UFC 238 was a stellar event loaded with high-caliber fights, exciting finishes, and momentous achievements. UFC flyweight champion Henry Cejudo joined the exclusive “champ champ” club with a win over Marlon Moraes for the vacant bantamweight title, Valentina Shevchenko landed a picture-perfect head kick to defend her flyweight title against Jessica Eye, and Tony Ferguson solidified his case as the sure-fire lightweight challenger by rearranging the face of Donald Cerrone.
Yet, despite all of those marquee names, accolades, and fights, not one ended up on SportsCenter’s famous “Top Ten”. No, that honor belonged to Calvin Kattar (20-3), the newly-instated top ten UFC featherweight from Methuen, Massachusetts, a city 30 miles northwest of Boston.
Calvin Kattar, 31, realized a childhood dream of appearing in SportCenter’s Top Ten, as his brutal knockout of perennial contender Ricardo Lamas (19-8) earned him the fifth spot on the night’s edition of the segment.
“Man, how cool was that!” Kattar exclaimed in an interview with The Body Lock. “I was just joking around with that, but I really did end up on SportsCenter. It was pretty wild. We weren’t expecting it – I get a phone call from my buddy, who was just casually ESPN, and he was like, ‘Holy shit!’ Yeah, it’s pretty wild, man. It was cool to see that happen. Number five in the Top Ten and number nine in the rankings, I’ll take it! That’s a good weekend.”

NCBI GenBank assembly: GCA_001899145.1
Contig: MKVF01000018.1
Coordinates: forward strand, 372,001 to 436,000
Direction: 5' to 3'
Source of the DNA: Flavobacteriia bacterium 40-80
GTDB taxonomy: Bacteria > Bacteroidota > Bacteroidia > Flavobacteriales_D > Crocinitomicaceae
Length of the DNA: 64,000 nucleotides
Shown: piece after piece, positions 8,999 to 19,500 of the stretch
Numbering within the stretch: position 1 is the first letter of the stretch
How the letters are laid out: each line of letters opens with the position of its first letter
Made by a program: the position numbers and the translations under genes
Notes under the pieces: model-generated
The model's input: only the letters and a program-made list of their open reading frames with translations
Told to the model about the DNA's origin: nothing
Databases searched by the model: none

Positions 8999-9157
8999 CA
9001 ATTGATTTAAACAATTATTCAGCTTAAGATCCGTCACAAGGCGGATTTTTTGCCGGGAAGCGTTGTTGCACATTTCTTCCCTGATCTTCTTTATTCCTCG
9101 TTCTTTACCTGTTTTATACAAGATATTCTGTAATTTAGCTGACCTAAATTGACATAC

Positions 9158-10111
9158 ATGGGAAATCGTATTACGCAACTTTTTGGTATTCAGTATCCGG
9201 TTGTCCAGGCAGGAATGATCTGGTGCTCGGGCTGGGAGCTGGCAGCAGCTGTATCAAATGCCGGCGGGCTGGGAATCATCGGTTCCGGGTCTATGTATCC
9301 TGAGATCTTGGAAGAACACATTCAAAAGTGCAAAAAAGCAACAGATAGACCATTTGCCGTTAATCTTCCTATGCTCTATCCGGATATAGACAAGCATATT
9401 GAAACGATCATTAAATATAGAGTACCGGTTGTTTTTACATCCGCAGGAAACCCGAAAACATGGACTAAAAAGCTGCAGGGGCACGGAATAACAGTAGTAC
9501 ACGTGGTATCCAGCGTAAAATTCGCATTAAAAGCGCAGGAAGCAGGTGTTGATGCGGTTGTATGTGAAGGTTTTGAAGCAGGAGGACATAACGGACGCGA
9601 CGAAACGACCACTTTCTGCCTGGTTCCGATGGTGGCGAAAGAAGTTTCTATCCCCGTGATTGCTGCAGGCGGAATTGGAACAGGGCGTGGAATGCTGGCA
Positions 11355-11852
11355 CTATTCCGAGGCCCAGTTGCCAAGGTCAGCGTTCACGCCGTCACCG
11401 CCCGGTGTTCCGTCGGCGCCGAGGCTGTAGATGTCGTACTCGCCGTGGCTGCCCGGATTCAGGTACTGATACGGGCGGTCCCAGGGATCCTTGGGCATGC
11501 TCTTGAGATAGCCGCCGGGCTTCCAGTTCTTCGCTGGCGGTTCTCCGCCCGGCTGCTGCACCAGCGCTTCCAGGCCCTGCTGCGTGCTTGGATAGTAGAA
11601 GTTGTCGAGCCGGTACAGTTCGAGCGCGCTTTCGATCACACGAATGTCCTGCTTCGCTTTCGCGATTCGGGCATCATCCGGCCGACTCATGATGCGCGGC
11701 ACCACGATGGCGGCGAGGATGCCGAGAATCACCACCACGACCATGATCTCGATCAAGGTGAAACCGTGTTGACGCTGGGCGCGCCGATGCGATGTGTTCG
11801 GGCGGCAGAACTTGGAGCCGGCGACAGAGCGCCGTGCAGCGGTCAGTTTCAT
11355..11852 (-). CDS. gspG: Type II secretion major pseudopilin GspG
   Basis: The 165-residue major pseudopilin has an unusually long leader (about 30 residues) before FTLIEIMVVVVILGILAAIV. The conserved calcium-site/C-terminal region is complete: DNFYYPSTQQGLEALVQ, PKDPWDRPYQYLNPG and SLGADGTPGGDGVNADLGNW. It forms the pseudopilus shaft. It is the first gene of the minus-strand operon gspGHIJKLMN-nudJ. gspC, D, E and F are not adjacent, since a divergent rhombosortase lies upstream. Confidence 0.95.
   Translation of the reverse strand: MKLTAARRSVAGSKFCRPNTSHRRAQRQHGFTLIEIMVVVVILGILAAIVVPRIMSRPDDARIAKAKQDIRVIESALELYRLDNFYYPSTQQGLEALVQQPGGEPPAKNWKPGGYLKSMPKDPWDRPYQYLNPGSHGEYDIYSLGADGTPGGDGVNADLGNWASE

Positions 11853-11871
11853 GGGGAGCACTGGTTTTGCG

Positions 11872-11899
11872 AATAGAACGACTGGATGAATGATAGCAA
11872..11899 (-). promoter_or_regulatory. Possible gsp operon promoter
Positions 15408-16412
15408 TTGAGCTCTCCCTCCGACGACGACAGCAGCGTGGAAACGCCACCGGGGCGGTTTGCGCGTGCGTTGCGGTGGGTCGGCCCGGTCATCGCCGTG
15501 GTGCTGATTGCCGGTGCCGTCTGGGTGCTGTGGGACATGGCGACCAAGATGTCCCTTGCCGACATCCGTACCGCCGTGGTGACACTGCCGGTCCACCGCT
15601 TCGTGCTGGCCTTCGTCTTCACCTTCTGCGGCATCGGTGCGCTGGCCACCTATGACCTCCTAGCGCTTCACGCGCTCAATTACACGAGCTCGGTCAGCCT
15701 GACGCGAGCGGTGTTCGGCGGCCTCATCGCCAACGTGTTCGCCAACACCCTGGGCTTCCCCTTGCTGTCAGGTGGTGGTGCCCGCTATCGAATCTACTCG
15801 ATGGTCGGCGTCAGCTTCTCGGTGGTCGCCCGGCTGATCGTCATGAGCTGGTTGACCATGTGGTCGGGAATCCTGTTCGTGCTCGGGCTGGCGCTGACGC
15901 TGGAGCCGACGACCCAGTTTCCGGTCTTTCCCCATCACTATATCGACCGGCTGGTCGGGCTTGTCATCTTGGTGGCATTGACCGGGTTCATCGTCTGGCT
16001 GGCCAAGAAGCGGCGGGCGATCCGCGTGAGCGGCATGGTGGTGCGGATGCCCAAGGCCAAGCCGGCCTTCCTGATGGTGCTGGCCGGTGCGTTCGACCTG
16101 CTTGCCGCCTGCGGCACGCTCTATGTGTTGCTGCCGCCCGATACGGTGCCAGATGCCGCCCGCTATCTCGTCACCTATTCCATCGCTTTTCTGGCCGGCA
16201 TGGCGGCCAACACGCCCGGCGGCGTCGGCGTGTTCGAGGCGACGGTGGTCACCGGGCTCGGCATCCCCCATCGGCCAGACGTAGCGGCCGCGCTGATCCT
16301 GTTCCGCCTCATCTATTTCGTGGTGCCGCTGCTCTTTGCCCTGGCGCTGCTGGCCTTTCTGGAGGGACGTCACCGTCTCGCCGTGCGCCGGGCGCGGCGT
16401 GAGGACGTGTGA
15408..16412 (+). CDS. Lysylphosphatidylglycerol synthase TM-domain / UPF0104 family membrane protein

Though Kattar had faced incredibly talented opponents before, including the likes of Shane Burgos, Renato Moicano, Andre Fili, and others, his fight saw him face his most experienced, accomplished foe. In order to dispatch of Lamas, Kattar says he relied on his and his team’s carefully crafted gameplan.
“We just stuck to the game plan. I just went out; I started working a ton of feints, you know, the game plan was just plenty of feints and [reading] what he was thinking. When I started getting him working a little bit off of the jab and some of the feints, it started getting him on his heels, and I capitalized on an opening and caught him clean; didn’t really feel the shot,” said Kattar.
“He went down, I followed up with some strikes, and then they called the fight with about a minute left in the first, so, I was pumped.”
With the win, Calvin Kattar has now landed inside the UFC’s top ten featherweight rankings. While Kattar acknowledged how good that feels, he is quick to remind everyone that number nine is still a ways away from number one and that championship belt.
“Rankings are rankings. It’s still not the end – I’m not done yet. This isn’t where I want to be [forever]. It’s a good step in the right direction, and like I said, I’m here to fight the guys that call themselves the best in this division. That list is getting smaller and smaller, and I’m excited to test myself against these guys and show why I belong.”
As Kattar said, the list of names above him is getting shorter and shorter as he continues to walk through his UFC opposition. In post-fight interviews and scrums since his UFC 238 win, Kattar has yet to name a preferred next opponent, instead reiterating his willingness to take on anyone ranked higher than him.